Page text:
Home Brew Forums > Home Brewing Beer > Fermentation & Yeast > Dry yeast. Should I rehydrate?
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Old 06-30-2011, 02:45 AM   #11
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yes rehydrate. the potential upside is twice the yeast cell count, the potential downside is introduction of bugs if your hydration process is unsanitary. (Chris White and Jamil Zainasheff, Yeast 146-148)

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Old 06-30-2011, 03:08 AM   #12
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Old 06-30-2011, 03:16 AM   #13
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I rehydrate because Fermentis says to if pitching below 20 degrees C, which is always the case for me.
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Old 06-30-2011, 12:18 PM   #14
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Originally Posted by Revvy View Post
Fermentis wouldn't suggest what they suggest if dry yeast spontaenously just committed suicide because we didn't rehydrate.
Sure they would. Just put more yeast in the pouch. It makes it easier for the ultra beginner or I-will-only-brew-beer-if-it-has-two-steps brewer. Many (less these days) packs of dry yeast end up taped to the top of cans of LME in kit-and-kilo beer kits. People that make these kits don't want the extra steps, and the manufacturer doubts that if they included these extra 5 steps people do it right if at all.

From Yeast by White and Zainasheff:
Skipping rehydration kills about half the cells pitched. .... Why would anyone recommend skipping rehydration? For the same reason you would avoid making a starter: Your process is either unsanitary or damaging to the yeast health.
This is not just speculation. This is based on actual experiments where yeast was rehydrated and counted. That's right, with a microscope.

Later, talking about what to rehydrate in...
Ideally, the mineral content should range from 250 to 500 parts per million hardness. During the first moments of rehydration, the cell cannot regulate what passes through the membrane. High levels of sugars, nutrients, hop acids, or other compounds can enter freely and damage the cells. This is why adding dry yeast directly to the wort results in such a high percentage of dead and damaged cells.
So how can this be? All the people Revvy quoted above didn't rehydrate their yeast and their "beer came out fine." So maybe the debate should not be about whether or not skipping rehydration kills yeast, but rather, what constitutes a "fine" beer.

So for me, if I can do or recommend something that is so simple and costs next to nothing and stacks the cards in my favor of making great beer, this is what I am going to do and recommend.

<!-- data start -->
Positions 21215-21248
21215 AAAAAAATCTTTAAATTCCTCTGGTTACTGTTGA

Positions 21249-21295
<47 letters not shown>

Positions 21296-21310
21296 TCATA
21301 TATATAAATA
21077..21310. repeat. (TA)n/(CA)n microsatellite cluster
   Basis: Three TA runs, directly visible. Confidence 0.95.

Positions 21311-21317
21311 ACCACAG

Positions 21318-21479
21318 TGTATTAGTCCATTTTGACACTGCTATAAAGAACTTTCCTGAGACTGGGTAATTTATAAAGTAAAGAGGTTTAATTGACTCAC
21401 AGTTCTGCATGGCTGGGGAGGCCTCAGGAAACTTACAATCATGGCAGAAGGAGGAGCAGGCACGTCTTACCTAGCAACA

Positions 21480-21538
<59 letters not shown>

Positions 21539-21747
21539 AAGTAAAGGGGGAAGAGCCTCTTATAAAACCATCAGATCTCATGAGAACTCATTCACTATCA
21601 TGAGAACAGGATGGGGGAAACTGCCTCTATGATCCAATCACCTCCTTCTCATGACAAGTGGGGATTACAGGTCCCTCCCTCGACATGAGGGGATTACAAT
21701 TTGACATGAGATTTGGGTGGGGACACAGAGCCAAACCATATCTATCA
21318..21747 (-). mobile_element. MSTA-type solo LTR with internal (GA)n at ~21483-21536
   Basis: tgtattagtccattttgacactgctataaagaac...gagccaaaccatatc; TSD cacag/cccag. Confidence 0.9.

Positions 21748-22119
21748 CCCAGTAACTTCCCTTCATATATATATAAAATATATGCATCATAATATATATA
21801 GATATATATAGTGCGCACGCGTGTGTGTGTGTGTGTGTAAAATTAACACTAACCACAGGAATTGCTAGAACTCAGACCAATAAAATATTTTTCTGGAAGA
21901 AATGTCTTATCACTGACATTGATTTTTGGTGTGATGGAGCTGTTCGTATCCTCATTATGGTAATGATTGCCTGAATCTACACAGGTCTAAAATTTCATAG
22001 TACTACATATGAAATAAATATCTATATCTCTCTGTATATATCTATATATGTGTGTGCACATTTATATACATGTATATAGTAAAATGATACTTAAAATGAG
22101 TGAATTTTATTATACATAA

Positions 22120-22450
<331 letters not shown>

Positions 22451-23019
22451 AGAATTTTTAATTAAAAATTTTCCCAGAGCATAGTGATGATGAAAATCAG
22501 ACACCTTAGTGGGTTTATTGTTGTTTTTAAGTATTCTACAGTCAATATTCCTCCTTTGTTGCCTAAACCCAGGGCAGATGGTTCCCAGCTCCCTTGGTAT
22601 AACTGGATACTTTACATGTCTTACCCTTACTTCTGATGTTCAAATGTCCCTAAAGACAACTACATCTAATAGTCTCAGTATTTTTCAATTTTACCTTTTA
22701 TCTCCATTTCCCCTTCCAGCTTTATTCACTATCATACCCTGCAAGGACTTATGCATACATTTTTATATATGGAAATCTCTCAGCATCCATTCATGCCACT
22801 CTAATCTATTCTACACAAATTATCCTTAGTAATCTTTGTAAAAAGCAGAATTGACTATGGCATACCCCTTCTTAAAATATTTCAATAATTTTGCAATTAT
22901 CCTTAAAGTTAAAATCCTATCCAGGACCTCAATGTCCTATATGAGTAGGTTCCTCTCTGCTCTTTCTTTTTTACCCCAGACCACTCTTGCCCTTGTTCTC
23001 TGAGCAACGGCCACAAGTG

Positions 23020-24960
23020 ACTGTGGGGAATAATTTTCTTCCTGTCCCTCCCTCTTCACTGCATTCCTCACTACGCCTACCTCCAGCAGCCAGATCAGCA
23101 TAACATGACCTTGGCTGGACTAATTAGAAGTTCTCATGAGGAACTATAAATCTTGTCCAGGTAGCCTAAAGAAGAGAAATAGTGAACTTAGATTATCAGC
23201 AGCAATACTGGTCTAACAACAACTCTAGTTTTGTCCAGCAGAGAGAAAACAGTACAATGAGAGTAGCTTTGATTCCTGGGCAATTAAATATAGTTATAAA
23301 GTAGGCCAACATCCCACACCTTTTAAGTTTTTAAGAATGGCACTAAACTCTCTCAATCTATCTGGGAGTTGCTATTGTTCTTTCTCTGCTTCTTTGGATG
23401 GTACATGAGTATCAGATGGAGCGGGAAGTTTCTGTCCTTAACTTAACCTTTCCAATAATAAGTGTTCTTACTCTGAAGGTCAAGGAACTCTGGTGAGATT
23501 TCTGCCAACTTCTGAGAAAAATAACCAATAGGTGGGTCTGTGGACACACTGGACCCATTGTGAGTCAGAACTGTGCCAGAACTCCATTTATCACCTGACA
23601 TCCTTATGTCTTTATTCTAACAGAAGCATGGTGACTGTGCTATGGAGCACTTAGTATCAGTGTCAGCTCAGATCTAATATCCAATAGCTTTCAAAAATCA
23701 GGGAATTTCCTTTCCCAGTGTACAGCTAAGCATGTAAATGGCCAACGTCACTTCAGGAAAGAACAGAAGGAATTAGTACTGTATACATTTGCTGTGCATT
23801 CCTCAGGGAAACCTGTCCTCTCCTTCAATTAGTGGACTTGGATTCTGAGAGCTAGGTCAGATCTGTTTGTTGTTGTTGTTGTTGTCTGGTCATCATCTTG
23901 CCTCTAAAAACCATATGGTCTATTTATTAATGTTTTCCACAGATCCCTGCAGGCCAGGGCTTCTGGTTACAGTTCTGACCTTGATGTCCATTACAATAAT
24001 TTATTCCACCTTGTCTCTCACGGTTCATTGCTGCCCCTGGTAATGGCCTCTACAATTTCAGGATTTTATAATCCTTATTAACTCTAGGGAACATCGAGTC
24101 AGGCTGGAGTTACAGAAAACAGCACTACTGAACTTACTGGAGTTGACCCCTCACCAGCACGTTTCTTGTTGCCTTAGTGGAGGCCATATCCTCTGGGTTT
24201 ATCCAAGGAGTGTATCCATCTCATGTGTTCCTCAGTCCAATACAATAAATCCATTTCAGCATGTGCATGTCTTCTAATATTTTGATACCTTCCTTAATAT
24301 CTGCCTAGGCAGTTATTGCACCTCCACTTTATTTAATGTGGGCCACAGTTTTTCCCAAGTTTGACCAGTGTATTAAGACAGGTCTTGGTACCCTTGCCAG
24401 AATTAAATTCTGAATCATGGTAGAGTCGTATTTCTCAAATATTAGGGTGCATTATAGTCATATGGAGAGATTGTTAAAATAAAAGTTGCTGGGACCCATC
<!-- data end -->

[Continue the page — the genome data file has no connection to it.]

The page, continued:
(Aside: this is essentially the same "debate" as making a starter. The tube/pack says "pitch 1 tube" yet everyone here knows that make a proper starter to grow the cells to the proper number of yeast is going to result in a healthier fermentation and potentially a better beer.)
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Old 06-30-2011, 12:28 PM   #15
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i've noticed shorter lag times if i didn't rehydrate (in a separate container). of course maybe this is for other reasons, but on several occasions i had the same result.
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Old 07-03-2011, 04:21 PM   #16
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I am by no means a pro brewer or have a PHD in yeastology so you can take this for what you want. I have just tossed in dry and have had good luck and I have rehydrated with good luck as well. Now the way I have rehydrated probably differs from anyone elses method since I have searched and searched and not seen anyone really talk about this. I do 5 gallon extract batches boiling 3 gallons and mixing the other 2 gallons in the fermenter. A few minutes before I stop the boil I pour in 1 gallon of my bottled water into the fermenter and then toss my dry yeast in with it. I let it sit for about 15 or so minutes while my chiller is doing its job. After it has sat for about 15 minutes I swirl around the yeast water mixing it all up. When my wort is chilled and before I pour it in the fermenter I swirl really good again. Pour in my wort swirl again and add the last gallon and swirl again. So far I have had really good ferments doing this and have even had a major blow off. Works for my lazy self so far. Just did a batch last night doing this method and it was doing the bubble dance like mad when I woke up this morning.
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Old 07-03-2011, 05:20 PM   #17
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Also by this write up, when rehydrating yeast temperature is very important also. The author advices you will kill up to 60% of your yeast if you do not rehydrate with the right temperature water.

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